Hitchens at play

I could omit mention of the review by Christopher Hitchens in tomorrow’s New York Times Sunday Book Review of three John Kerry campaign biogrphies, but, as Richard Nixon famously said on another occasion, it wouldn’t be right: “Taking the measure of John Kerry.”
The review is, as might be expected, highly entertaining. Its closing charity to Kerry is anomalous with the gimlet eye through which Hitchens otherwise views Kerry. Here, for example, is Hitchens on the internal contradiction at the center of the Kerry campaign:

If Kerry is dogged and haunted by the accusation of wanting everything twice over, he has come by the charge honestly. In Vietnam, he was either a member of a ”band of brothers” or of a gang of war criminals, and has testified with great emotion to both convictions. In the Senate, he has either voted for armament and vigilance or he has not, and either regrets his antiwar vote on the Kuwait war, or his initial pro-war stance on the Iraq war, or his negative vote on the financing of the latter, or has not. The Boston Globe writers capture a moment of sheer, abject incoherence, at a Democratic candidates’ debate in Baltimore last September:
”If we hadn’t voted the way we voted, we would not have been able to have a chance of going to the United Nations and stopping the president, in effect, who already had the votes and who was obviously asking serious questions about whether or not the Congress was going to be there to enforce the effort to create a threat.”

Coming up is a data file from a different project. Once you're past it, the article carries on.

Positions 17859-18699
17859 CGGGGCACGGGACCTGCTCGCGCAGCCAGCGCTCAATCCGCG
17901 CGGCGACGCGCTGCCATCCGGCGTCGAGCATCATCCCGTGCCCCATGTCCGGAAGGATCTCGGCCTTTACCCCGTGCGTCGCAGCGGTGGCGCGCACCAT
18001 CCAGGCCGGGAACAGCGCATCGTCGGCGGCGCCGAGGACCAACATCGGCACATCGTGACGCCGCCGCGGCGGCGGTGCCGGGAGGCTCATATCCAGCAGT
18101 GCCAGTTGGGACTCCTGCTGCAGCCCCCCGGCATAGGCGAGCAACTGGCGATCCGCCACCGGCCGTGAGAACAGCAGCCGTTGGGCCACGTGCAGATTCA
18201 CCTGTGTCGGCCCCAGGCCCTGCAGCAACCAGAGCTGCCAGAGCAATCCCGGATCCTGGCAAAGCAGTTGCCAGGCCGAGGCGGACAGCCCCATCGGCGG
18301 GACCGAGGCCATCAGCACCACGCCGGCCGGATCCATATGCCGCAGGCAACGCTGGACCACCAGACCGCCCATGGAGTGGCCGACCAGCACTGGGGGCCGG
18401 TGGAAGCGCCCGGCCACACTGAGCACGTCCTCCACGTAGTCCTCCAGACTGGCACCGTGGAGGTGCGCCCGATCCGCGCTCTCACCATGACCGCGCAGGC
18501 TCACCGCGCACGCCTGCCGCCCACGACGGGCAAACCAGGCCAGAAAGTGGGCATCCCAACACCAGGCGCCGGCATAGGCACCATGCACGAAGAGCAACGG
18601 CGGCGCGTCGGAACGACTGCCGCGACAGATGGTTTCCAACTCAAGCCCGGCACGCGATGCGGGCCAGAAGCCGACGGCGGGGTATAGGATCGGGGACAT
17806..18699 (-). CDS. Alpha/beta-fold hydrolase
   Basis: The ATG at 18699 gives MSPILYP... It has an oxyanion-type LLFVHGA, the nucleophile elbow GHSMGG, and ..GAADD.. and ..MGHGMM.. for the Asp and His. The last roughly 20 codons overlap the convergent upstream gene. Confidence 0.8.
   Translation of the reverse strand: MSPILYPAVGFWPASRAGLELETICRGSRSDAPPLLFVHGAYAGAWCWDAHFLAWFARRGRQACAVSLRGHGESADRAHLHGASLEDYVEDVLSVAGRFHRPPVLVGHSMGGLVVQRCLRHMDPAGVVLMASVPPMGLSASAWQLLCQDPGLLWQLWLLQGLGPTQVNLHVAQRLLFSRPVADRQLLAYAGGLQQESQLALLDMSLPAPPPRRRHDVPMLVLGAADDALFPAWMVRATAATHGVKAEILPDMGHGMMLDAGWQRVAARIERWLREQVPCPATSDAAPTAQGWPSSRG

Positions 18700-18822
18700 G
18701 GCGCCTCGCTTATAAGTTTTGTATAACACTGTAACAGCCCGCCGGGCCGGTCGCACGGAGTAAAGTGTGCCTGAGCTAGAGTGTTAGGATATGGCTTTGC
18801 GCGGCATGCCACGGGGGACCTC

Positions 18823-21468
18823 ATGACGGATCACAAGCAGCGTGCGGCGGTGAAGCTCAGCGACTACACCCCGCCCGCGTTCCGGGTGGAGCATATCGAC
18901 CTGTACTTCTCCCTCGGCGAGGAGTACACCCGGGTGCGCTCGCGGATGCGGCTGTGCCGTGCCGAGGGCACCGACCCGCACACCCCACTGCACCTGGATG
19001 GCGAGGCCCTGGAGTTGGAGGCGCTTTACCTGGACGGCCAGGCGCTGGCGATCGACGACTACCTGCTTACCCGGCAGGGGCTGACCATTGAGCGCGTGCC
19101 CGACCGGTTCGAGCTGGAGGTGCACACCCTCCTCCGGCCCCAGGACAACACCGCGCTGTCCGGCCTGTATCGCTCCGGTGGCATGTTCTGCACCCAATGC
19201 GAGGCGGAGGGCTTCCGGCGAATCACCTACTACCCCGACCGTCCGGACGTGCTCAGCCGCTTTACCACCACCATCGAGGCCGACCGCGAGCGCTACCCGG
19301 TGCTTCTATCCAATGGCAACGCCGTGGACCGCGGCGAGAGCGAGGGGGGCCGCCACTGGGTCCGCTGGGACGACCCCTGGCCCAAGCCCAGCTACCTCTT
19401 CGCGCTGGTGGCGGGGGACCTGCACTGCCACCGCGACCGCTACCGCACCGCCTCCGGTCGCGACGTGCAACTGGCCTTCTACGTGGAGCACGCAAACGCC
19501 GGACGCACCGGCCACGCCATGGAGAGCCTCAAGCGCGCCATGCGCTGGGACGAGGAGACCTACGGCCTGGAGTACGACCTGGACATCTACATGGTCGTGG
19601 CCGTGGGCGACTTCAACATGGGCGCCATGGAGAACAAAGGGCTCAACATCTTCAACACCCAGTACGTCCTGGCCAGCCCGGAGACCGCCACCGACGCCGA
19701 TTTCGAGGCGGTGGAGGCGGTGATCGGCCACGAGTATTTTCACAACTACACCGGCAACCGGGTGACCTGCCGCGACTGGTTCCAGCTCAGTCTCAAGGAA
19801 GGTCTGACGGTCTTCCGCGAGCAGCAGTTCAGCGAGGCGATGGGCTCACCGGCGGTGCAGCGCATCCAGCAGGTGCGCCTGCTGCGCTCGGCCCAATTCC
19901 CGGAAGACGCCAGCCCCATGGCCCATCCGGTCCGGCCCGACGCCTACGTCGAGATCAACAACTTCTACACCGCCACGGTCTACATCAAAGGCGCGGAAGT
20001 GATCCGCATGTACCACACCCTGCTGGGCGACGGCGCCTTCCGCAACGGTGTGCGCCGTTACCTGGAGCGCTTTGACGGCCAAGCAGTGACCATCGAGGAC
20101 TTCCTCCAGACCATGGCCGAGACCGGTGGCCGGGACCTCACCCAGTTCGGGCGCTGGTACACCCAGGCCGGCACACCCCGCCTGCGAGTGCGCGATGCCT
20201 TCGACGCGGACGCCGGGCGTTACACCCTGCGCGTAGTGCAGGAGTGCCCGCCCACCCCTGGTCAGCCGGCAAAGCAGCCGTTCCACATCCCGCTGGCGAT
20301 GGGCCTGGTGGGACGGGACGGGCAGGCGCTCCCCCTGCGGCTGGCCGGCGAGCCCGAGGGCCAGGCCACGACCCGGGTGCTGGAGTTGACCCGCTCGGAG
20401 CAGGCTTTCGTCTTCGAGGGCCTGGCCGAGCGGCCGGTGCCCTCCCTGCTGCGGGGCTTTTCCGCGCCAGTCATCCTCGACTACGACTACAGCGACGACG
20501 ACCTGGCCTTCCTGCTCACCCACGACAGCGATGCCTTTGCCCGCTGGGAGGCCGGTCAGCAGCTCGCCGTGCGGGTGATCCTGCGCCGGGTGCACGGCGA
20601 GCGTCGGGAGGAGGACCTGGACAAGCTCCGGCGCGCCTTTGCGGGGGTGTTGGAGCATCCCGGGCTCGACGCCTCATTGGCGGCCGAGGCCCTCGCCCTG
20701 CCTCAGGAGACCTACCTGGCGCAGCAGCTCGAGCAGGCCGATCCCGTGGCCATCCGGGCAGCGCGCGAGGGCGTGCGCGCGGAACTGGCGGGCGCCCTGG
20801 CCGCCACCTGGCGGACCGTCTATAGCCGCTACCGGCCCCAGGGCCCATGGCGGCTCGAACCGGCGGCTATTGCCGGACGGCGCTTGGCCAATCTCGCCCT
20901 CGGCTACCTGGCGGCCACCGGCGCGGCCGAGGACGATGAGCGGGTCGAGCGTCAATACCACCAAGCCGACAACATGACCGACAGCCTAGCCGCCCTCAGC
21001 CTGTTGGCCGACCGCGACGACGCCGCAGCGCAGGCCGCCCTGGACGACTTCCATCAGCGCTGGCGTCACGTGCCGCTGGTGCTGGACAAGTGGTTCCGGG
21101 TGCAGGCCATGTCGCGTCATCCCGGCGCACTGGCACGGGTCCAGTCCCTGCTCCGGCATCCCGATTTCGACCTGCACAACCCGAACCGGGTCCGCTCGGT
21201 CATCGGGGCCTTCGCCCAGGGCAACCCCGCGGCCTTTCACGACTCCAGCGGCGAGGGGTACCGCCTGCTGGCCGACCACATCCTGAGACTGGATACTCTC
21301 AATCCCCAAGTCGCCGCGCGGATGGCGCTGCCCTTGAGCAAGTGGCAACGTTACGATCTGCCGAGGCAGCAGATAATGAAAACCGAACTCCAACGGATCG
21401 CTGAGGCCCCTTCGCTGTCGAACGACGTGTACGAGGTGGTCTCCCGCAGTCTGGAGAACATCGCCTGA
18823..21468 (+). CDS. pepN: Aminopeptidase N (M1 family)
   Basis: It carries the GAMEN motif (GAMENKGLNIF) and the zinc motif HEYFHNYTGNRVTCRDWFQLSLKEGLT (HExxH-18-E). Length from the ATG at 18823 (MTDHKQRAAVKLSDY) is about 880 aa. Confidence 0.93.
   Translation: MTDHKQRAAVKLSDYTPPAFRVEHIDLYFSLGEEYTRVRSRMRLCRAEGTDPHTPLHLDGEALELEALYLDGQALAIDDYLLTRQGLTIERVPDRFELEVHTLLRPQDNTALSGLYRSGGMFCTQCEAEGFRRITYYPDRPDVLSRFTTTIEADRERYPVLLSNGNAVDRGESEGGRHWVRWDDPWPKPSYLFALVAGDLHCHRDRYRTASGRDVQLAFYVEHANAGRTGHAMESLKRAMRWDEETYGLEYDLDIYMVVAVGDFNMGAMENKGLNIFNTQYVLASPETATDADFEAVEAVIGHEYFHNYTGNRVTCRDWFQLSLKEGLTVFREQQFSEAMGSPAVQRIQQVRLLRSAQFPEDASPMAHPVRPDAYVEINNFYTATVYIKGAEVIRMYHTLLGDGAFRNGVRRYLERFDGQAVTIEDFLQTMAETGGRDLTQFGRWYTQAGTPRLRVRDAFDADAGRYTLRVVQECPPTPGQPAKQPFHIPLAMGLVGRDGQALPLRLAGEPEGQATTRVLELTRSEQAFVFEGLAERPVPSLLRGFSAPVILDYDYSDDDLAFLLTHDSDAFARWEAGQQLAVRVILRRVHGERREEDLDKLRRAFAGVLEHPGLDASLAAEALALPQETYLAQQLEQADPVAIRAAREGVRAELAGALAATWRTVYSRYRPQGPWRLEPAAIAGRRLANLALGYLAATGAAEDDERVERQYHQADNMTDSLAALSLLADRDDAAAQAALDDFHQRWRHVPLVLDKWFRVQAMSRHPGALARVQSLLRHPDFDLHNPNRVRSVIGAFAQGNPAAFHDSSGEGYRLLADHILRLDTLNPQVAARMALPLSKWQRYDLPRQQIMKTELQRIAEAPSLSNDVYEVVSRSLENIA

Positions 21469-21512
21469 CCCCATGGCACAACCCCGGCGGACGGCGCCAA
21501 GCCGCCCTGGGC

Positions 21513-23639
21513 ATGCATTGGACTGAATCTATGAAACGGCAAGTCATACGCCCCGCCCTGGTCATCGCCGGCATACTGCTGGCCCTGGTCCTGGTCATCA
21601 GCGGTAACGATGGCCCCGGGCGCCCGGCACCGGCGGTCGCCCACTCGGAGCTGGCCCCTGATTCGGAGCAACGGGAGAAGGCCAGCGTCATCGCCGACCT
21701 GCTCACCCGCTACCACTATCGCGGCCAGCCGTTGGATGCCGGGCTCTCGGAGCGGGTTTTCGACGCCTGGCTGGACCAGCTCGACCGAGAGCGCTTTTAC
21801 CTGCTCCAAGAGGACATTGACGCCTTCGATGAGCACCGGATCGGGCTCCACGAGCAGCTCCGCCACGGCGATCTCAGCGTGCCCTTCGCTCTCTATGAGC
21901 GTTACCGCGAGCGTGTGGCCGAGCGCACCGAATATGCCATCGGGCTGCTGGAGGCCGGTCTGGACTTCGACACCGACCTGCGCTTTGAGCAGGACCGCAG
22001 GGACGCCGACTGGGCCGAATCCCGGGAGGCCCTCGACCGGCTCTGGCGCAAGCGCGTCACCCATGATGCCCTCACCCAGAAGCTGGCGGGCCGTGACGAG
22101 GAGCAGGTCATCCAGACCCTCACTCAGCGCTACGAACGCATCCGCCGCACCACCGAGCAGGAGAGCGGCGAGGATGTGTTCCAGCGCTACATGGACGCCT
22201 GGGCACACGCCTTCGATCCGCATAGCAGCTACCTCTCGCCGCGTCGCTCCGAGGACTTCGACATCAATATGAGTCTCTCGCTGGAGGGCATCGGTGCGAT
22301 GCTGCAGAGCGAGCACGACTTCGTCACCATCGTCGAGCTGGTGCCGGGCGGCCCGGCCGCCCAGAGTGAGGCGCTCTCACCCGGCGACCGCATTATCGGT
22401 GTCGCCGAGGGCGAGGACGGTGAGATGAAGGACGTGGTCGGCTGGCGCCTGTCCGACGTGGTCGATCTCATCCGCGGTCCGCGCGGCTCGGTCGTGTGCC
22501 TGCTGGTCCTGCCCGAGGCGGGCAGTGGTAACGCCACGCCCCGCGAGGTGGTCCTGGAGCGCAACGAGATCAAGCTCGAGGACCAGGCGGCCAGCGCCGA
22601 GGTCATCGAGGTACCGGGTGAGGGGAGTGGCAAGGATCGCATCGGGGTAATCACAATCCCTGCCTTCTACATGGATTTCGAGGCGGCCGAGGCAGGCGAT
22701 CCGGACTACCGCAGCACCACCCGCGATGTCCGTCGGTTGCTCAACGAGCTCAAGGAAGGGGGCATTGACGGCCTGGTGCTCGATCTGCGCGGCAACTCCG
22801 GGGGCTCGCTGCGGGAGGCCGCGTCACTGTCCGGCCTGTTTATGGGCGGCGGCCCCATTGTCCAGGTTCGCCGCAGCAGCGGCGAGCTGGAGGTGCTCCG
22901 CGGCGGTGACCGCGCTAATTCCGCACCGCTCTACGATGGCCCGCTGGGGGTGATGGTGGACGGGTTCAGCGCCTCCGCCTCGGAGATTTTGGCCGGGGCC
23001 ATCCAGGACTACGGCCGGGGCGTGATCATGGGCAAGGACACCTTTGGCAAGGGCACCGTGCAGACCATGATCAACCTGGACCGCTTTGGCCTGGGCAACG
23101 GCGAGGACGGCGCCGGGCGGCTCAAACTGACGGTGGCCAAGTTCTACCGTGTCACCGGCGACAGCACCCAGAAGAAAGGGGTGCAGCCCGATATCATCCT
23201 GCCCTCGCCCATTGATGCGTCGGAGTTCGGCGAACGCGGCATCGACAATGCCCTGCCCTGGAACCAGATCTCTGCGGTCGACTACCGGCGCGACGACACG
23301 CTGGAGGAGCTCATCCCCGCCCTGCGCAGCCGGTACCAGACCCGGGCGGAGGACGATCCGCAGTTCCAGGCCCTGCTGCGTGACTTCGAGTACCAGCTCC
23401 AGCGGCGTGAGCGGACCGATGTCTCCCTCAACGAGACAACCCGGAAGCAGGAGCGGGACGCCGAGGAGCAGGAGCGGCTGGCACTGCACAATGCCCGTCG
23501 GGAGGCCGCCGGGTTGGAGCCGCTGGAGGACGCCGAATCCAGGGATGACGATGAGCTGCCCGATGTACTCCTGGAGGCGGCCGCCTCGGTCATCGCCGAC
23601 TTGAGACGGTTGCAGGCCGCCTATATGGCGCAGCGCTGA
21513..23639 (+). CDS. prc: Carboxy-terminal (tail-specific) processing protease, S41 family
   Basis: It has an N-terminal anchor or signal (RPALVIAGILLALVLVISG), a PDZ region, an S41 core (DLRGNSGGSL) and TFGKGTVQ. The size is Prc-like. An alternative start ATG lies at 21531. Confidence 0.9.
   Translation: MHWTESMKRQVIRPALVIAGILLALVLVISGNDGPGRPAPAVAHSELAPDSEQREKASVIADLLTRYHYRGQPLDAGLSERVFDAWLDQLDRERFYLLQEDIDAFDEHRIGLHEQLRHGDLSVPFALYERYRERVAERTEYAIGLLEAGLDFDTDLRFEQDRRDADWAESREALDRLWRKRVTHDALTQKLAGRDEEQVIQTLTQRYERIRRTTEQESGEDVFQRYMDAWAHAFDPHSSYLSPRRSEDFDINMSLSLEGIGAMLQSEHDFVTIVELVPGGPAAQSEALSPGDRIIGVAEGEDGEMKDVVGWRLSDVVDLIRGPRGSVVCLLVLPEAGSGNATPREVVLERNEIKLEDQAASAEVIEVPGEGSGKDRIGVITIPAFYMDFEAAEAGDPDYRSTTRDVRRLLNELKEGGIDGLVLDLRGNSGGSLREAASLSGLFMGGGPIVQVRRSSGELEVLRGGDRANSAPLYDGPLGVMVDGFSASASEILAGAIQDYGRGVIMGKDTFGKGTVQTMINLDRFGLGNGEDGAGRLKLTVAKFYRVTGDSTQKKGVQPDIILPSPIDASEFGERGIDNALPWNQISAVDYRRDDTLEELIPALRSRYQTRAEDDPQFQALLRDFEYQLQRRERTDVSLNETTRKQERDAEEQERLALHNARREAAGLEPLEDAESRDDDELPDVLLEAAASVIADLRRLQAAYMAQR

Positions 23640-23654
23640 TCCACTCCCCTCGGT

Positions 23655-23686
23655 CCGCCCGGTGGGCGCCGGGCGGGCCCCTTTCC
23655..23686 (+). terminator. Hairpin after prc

And all smart people know how to laugh at President Bush for having problems with articulation.
Actually, when Kerry sneered at ”the coalition of the willing” as ”a coalition of the coerced and the bribed,” at the Commonwealth Club in San Francisco, no less, he was much more direct and intelligible. Yet I somehow doubt that he would repeat those clear, unmistakable words if confronted by the prime ministers of Britain, Poland or Australia. And how such an expression is likely to help restore America’s standing is beyond this reviewer.

Hitchens also mentions the fate of Kerry’s first marriage in meditating on Kerry’s political character:

I had not known until I read these books that Kerry had had his first marriage annulled, signifying in effect that he was never wed to Julia Thorne, the mother of his children, in the first place. How odd that he would invoke one of the Roman Catholic Church’s most pitiless dogmas while treating so many of its other teachings as essentially optional. The general effect he has striven to create is the opposite: that of a man who dislikes ruthlessness. After all, Kerry is against the death penalty, except in cases where the perpetrator has done something really heinous or unpopular. And he stopped saying ”Bring it on” when he realized it made him sound ridiculous. But here may be the inescapable contradiction. When he voted against the MX missile and the Star Wars program, he was opposing the arms race and the implied ”first strike” doctrine. But when he voted against the precision-guided weapons — like the Apache helicopter and the Patriot missile — that have helped make possible the relatively bloodless removal of aggressive despotisms, he was failing to see that the Pentagon, too, had assimilated some of the important lessons of Vietnam.

Hitchens on Kerry isn’t the final word, but you wouldn’t want to miss this piece.


Books to read from Power Line